We've come to the end of the list, and as many of you have guessed already the person we can least afford to lose to injury is QB Greg McElroy. It may seem strange to think that an untested, first year starter is the most important cog in the machine, but consider these three factors:
1. The Offense Will Only Go As Far as McElroy Can Take It
Last year with John Parker Wilson we watched and Alabama offense that could be brutally efficient with a safe mix of a dominating ground attack and the ability to pass on our own terms, but a large part of that success was centered around an offensive line stocked with veteran experience and leadership that was able to play as a cohesive unit throughout (much) of the season. It was the best overall line we have fielded this century and let us get away with some very unimaginitive play calling because we didn't need to do anything fancy. We were able to run the ball straight down opponents' throats over and over again while depending on a solid defense to make sure the "explosive" spark we sorely lacked never became an issue....until Florida and Utah put us in a position to need scores and need scores quickly. Sadly, those scores were unattainable, and that is the kind of situation we may find ourselves in a little more frequently than we would like this coming season. Though the talent is there to replicate last year's line play, fielding the right five guys in the right grouping and getting them to gel quickly is something we all better be on our knees praying about every single night for the next 36 days, and while we're down there it wouldn't be a bad idea to say a few prayers that the right five guys in the right grouping manage to stay healthy all season long as well.
Bringing it back to McElroy, with an uncertain line, we will have to depend on McElroy's understanding of the offense and game management skills to keep us out of bad situations, i.e. turnovers and negative plays that put our defense in a hole and set up their offense with favorable field position. If we can pound the ball as successfuly as we did last year, then throwing at our pleasure becomes another great luxury, one that McElroy should be perfectly capable of exploiting. But if we aren't quite as dominant on the ground, or if we find ourselves in an unfortunate "we gotta score on this drive or it's over" situation, every receiver on the roster can step up all they want...if McElroy can't get them the ball, it won't matter.
2. What Backup Plan?
Though Star Jackson has the athletic ability and raw talent to likely become a solid QB in the future and A.J. McCarron is already drawing big time praise from his teammates, the likeliest scenario to replace an injured McElroy is walk on Thomas Darrah. Darrah took the lion's share of snaps with the second team offense on A-Day and, while not spectacular, didn't do anything to embarass himself while Jackson, on the other hand, was going 4 for 13 with two picks. Darrah has been around longer, he knows the system better, and has taken actual game snaps (admittedly during junk time). But he's still a walk on, and he's still a walk on for a reason. Let the notion that our season may wind up on his shoulders sink in for a minute.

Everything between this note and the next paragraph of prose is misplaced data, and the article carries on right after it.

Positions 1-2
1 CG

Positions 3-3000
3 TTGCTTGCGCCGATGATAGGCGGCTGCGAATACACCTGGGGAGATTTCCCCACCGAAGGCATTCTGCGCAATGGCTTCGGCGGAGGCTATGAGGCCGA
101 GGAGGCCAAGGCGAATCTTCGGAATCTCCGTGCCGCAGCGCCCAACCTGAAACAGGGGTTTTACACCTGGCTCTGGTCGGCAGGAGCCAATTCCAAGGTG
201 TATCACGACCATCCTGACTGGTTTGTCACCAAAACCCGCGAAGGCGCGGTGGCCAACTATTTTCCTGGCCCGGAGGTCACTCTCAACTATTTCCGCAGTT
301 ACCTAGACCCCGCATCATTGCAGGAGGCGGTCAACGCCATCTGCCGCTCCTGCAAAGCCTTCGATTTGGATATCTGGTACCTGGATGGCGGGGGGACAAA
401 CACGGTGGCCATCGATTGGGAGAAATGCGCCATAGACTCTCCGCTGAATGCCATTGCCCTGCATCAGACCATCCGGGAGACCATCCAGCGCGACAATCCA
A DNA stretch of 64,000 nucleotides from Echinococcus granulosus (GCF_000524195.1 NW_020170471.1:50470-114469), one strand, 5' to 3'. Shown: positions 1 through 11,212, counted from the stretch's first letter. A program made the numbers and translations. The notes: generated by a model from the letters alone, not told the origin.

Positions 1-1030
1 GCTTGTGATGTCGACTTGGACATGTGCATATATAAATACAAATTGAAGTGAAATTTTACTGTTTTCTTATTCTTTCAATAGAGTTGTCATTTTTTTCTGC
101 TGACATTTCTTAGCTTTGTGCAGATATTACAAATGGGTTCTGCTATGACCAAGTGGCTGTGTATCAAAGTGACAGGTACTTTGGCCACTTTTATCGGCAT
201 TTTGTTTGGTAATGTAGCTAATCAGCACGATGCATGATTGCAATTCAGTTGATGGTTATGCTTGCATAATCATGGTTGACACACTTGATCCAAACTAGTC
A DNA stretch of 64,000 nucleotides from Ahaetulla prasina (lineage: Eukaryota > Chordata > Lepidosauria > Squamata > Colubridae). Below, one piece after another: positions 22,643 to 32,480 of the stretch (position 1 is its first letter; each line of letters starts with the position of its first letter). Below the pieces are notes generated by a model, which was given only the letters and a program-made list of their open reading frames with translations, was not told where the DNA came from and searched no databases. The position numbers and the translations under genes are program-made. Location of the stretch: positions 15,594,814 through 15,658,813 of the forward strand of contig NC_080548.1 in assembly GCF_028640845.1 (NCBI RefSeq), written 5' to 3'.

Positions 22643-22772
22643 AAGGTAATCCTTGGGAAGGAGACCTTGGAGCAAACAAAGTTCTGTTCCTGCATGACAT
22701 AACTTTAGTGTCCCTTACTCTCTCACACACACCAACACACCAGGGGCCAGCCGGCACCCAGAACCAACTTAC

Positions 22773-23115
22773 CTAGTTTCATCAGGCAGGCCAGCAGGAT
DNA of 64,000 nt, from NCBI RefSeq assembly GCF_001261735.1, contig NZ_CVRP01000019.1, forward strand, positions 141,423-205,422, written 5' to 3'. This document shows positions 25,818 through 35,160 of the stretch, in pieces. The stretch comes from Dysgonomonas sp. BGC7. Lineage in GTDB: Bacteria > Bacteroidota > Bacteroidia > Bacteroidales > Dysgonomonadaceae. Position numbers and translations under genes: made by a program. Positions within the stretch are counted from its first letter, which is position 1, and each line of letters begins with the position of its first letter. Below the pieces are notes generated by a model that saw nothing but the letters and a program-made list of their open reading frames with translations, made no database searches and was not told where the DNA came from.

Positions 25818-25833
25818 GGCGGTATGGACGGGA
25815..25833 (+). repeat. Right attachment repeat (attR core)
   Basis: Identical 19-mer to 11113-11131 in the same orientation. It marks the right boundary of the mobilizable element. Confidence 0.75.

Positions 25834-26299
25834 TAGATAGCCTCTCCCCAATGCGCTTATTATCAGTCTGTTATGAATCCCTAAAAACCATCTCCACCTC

3. McElroy Has Already Assumed a Leadership Role On the Team
Though McElroy has only been in charge of the huddle for a brief time, his teammates, on both sides of the ball, have already embraced him as a leader. The offense returns only four starters, so there will be growing pains. But as corner back/return specialist Javier Arenas says, "Seeing him this spring, gave me a relaxing type of feeling that we're going to be alright. He put everyone's mind at ease."
From that same article Saban himself is high on his praise of young McElroy, saying he i:
"pleased with..his improvement, his leadership, his game management, all the things he's done in his part of it. He's an extremely bright guy. He's got really good character and he's a great role model. He has the personality to affect other people around him so from an intangible standpoint, he's A plus and he sort of plays quarterback that way too. He anticipates what's happening because he's bright and he's got good natural instincts and anticipation of what to do. He may not be the A No. 1 most talented guy but he certainly has enough ability to make every play he needs to make. Because of his intangibles, his anticipation, his understanding, he's very capable of being very good at his position."
The players believe in him, the coaches believe in him, and it sounds like even he believes in him:
He dreams big and wears storied No. 12 for his dad, who loved Joe Namath. McElroy was not satisfied with last year's 12-2 season. When asked whether it helped restore some of the program's storied tradition and legacy, he is resolute. "I mean, what have we done? We haven't won a championship. In the three years I've been here all we've won is the PetroSun Independence Bowl. We haven't won anything. We're proud of where we've gotten this team to but until we come home with a crystal ball or a significant trophy and something to be proud of, with all due respect to the Independence Bowl, we want to go to the absolute top. If you talk to most of our fans, without an SEC championship or national championship the season can't be deemed a complete success. That's the attitude we want to establish around here."
Talk like that endears him to a fanbase before the season, certainly, but until he delivers the goods it's just that...talk. Thankfully he has the knowledge of the offense, the emerging skill players around him, and an excellent coaching staff around him to help him succeed.
Next up: Five players that need to step up in 2009.